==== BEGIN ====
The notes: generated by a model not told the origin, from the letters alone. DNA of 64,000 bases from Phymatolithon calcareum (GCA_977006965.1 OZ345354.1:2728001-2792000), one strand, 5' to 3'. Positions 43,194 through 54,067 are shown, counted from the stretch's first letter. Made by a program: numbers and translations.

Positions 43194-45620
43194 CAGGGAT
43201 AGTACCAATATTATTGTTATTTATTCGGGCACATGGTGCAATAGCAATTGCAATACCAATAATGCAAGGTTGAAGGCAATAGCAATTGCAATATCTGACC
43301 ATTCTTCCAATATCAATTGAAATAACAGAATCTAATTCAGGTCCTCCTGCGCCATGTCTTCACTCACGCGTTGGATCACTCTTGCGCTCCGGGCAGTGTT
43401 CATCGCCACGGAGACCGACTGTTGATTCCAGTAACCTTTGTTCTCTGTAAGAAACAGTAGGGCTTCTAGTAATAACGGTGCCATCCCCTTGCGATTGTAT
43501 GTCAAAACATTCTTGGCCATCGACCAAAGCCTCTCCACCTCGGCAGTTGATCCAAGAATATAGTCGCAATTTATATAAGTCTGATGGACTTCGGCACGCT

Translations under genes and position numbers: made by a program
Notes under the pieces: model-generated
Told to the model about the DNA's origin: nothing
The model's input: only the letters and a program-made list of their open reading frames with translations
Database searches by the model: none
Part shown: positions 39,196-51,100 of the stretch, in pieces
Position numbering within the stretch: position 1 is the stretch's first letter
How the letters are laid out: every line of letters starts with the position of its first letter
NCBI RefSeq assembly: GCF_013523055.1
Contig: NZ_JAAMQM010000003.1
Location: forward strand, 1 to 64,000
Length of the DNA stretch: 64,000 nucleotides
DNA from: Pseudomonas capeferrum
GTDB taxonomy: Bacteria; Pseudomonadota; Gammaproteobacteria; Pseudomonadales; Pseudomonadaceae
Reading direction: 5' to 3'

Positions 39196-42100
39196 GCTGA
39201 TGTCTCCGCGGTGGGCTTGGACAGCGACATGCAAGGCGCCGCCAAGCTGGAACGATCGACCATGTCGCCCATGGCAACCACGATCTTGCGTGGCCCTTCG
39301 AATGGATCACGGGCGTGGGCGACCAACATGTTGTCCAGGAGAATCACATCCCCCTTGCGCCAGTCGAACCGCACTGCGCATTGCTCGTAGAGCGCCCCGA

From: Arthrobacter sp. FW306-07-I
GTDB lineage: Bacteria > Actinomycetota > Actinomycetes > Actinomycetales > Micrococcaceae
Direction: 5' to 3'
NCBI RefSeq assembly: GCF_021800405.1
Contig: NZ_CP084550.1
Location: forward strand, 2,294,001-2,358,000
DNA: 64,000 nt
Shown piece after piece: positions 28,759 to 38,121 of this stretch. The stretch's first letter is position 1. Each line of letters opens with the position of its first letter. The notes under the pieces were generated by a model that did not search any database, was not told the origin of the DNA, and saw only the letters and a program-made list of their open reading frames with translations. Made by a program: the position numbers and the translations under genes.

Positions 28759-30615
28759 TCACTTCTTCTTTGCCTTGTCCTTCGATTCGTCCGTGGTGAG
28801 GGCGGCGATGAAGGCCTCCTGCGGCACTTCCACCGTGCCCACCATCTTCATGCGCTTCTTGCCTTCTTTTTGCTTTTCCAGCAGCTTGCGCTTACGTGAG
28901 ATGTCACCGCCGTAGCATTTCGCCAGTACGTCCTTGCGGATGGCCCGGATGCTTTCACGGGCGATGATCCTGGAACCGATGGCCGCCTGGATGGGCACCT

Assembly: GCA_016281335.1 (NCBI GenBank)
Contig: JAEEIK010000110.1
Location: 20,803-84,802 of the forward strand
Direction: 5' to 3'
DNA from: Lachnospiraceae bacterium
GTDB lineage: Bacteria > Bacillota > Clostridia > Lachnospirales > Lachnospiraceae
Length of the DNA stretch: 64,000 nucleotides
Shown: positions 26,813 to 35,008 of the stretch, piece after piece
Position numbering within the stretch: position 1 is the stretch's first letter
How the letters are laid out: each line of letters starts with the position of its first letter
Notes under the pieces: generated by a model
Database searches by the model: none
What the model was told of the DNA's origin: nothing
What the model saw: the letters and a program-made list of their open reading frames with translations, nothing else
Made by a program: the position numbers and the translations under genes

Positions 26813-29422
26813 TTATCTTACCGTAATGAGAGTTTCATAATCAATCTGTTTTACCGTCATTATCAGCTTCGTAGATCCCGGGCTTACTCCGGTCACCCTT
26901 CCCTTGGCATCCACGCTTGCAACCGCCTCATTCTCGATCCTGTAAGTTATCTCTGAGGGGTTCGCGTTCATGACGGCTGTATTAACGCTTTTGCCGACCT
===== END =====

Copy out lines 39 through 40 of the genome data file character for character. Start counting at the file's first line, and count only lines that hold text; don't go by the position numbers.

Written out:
Assembly: GCA_016281335.1 (NCBI GenBank)
Contig: JAEEIK010000110.1